Thursday, April 15, 2010

The "Jesus Fish"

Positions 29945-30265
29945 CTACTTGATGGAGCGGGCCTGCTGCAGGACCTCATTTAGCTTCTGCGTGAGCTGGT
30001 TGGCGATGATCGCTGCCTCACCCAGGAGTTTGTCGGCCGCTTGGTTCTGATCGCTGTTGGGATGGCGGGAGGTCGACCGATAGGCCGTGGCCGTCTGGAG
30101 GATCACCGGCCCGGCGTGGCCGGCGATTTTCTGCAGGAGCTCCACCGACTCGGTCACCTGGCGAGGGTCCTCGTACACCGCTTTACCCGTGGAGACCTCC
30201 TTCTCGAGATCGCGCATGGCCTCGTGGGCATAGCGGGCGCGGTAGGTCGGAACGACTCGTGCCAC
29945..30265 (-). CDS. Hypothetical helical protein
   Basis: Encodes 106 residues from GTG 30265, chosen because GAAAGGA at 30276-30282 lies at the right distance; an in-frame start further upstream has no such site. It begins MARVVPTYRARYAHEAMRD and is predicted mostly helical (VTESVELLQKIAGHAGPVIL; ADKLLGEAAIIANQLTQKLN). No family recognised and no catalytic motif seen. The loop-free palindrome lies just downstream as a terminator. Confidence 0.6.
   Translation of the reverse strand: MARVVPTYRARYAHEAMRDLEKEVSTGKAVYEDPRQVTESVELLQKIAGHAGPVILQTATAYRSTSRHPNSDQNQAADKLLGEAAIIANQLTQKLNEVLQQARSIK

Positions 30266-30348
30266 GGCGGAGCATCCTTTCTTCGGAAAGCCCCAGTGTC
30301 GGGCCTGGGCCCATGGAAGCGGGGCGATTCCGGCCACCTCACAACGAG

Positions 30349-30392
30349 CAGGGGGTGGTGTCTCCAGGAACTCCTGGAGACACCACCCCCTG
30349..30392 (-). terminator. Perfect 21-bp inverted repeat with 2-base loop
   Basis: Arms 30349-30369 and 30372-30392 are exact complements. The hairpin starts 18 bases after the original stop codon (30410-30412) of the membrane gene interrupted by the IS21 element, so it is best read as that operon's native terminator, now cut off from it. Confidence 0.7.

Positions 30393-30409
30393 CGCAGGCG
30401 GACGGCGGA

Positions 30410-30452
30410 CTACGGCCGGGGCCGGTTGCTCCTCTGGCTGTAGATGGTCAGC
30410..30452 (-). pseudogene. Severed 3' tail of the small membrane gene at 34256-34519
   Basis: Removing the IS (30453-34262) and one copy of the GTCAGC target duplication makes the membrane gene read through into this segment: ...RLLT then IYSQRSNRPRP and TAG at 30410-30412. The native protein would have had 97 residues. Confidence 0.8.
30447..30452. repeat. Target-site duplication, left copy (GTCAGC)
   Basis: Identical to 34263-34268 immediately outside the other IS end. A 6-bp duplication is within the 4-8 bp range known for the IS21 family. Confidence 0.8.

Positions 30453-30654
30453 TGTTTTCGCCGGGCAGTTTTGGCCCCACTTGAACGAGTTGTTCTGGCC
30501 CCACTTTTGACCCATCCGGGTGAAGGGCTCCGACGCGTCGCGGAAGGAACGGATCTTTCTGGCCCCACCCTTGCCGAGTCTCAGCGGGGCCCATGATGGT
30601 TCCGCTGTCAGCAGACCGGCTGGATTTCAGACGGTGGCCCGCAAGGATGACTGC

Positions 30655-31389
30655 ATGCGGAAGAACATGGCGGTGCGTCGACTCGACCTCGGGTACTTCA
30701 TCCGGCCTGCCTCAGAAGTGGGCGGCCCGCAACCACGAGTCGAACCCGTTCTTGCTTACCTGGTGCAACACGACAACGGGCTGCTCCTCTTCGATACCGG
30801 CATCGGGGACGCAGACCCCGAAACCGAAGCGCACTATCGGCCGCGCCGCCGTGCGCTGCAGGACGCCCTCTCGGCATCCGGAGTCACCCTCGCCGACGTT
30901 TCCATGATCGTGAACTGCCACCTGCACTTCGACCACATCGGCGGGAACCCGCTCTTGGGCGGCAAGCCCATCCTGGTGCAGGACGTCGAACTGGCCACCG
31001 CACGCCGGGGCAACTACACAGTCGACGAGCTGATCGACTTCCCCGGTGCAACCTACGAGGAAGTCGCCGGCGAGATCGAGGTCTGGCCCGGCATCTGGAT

As some of you might know, I have had a long and sorted past with religion. When I was a child I read the book "The Diary of Anne Frank" after which I decided it was my destiny to become a Jew. However, this first religious "revelation" was short lived. Soon after I began my investigation into Judaism I decided to sever my affiliation with this group because of the fact that they claim responsibility for the death of Jesus. Apparently, I neglected to investigate the less hated group "Jews for Jesus" before I made my decision. Anyhow, I decided something slightly less controversial might be safer--especially since I was only 9 years old at the time. I had a friend who was a Mormon and she seemed happy and close with her family. I have always struggled to make connections so I felt if joining this church was the answer, by all means, I'm in. I was immediately baptized and initiated into the Mormon faith by my new extended family "the ward". Soon after my conversion I attended "girls camp", were, I accidentally peed in my pants after fearing I was lost in the woods. I was certain I had stumbled into the ecotone, that place where wilderness and civilization overlap, that place where a hungry grizzly bear might just be waiting to make a meal out of a new Mormon convert. After girls camp I returned to civilization where I regularly attended church with my mother, my new Mormon friend, and her family. Shortly after my return from girls camp I watched my new Mormon friend's father put her brothers head through the front door window. Naturally, my interest in church began to suffer. I decided to re-evaluate my life's direction and focus on my dream of becoming the first dancing veterinarian in outer space.